Just the word research brings up memories of statistics classes in college. Worse; tediously formatted bibliographies in High School reports. But over time, I have come to realize that research is a much broader term, and have applied it to my life and work. Before you run, allow me to explain why designers should apply research to their process. It can be applied without tedious citations and formal presentations weighing you down.
Regardless of how you receive project goals, there has been research involved to get there. It could have been formal market research, a detailed report of web analytics or even a customer complaint that drove the thought behind it. I am grateful to work with those who form priorities on behalf of the business and who our design team can partner with on many research items. But, that does not leave responsibility off the table for making sure our solutions line up to meeting the needs they were intended to meet.
I don’t know about you, but I love not having to rely on someone for everything I do. While others focus on market and business needs, our team is able to contribute by performing research that pairs nicely. Additionally, it keeps us moving on detail decisions. For example, we can perform simple A/B testing and usability tests. Something as simple as testing for the best icon a huge asset to not have to revisit later in the design process. There is enough to iterate and revisit later on.
I love that lately more product folks are sharing their experiences. Many no longer rely on others to get user perspective injected into their process. There has been a shift from huge research reports that become paper weights to simple ways to gather information from humans. They save time to perform yourself. It's still important to partner traditional research with your higher level findings that I’m proposing you try.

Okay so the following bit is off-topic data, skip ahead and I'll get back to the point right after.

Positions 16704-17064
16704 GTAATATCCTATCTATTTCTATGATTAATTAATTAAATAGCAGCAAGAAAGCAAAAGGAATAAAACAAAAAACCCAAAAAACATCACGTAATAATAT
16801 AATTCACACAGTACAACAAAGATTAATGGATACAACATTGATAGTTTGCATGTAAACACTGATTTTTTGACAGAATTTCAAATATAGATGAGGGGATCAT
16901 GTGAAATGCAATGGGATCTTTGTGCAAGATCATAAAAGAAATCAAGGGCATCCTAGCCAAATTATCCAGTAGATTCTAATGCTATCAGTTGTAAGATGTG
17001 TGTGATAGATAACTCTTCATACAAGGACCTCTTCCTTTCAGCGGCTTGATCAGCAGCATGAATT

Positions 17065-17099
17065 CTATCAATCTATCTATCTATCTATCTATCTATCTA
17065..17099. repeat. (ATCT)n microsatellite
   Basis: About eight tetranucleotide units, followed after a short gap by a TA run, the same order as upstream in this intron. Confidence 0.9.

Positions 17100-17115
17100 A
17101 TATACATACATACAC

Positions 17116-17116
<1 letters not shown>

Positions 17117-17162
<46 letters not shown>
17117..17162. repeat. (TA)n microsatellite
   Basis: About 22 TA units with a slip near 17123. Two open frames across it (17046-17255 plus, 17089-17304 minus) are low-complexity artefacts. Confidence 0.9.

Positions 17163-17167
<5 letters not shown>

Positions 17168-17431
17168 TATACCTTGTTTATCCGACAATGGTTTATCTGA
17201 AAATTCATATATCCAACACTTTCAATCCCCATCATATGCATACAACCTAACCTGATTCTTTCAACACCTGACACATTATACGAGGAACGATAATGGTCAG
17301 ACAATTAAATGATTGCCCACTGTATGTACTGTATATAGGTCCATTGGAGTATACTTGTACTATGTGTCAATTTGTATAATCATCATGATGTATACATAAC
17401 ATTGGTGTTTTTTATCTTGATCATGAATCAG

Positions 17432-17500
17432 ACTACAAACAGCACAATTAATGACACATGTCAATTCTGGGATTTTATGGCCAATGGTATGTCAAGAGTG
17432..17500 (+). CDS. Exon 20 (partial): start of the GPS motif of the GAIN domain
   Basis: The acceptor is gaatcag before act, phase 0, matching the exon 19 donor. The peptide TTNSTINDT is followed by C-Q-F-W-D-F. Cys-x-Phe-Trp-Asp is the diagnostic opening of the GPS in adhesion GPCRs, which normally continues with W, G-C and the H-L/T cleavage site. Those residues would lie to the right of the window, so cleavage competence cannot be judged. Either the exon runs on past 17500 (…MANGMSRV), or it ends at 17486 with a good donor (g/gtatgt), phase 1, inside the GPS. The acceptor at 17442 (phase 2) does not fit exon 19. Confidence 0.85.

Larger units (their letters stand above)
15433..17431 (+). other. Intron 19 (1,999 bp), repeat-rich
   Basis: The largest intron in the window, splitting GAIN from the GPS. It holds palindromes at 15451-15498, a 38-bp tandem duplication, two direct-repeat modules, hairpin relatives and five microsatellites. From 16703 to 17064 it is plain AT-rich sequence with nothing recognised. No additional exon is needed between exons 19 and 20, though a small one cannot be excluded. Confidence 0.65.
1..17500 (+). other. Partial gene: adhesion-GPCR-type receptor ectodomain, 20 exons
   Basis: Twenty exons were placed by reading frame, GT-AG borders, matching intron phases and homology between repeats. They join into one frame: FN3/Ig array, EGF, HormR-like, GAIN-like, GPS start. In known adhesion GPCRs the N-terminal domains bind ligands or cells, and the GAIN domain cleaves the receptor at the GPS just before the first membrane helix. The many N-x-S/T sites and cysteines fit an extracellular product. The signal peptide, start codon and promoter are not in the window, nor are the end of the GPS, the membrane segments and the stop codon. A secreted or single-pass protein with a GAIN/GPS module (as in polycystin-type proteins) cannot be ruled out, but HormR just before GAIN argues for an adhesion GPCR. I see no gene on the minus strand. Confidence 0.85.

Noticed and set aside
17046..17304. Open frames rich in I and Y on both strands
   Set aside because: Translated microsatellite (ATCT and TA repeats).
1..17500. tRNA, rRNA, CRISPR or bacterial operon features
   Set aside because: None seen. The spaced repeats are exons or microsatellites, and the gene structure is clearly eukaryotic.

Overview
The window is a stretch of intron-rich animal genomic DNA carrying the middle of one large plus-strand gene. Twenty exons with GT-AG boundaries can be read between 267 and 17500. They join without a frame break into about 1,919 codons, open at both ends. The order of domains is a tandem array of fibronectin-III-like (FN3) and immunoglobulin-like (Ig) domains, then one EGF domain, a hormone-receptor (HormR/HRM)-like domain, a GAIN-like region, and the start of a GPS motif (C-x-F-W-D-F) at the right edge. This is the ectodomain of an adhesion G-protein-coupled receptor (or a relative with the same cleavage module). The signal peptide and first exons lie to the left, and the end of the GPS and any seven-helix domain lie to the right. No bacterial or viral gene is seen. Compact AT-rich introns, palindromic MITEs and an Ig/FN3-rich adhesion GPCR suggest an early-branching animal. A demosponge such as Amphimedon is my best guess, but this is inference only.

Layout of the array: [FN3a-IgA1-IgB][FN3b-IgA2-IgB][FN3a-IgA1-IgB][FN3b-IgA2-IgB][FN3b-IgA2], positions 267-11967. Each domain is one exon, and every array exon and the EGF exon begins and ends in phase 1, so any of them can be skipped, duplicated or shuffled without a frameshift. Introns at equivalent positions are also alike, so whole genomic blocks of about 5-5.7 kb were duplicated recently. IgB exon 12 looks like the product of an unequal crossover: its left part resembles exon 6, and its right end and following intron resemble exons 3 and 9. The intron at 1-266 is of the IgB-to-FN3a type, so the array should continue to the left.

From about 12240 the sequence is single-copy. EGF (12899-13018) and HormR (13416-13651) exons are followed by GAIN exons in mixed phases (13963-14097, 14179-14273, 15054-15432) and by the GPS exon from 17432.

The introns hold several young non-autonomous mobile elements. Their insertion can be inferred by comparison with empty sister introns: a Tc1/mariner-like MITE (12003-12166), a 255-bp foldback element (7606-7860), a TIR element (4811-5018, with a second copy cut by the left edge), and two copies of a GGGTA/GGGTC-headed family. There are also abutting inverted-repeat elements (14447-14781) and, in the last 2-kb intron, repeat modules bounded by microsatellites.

Another reason that research is for designers is to directly discover details that aren’t passed on. In the subconscious whisper down the lane effect, details are often left out. When you work more directly with customers you gain more from the experience than a report could ever gather. As a problem solver, it can even be used as generative research; sparking ideas way outside the realm of what you’re researching at the moment.
Erika Hall’s Just Enough Research has been a great launching point for ideas to grow user involvement in our process (Thanks for the recommendation, Chris Cashdollar!). She outlines all sorts of considerations to think about to gather just enough research to make smart decisions for your business and your users.
Before, during and after a project is launched there are many ways to:
- Generate ideas
- Solve problems with design
- Confirm they are being solved
It takes a team to ensure these points are met. I encourage you to take responsibility to learn what works and come up with ways to organize your research.
Previously, I have outlined a few ways I have been gathering internal customer data to improve our design process. Next week I’ll be outlining a few tools I use to organize ideas to research as well as findings in context of design work.
Read Organizing User Research now.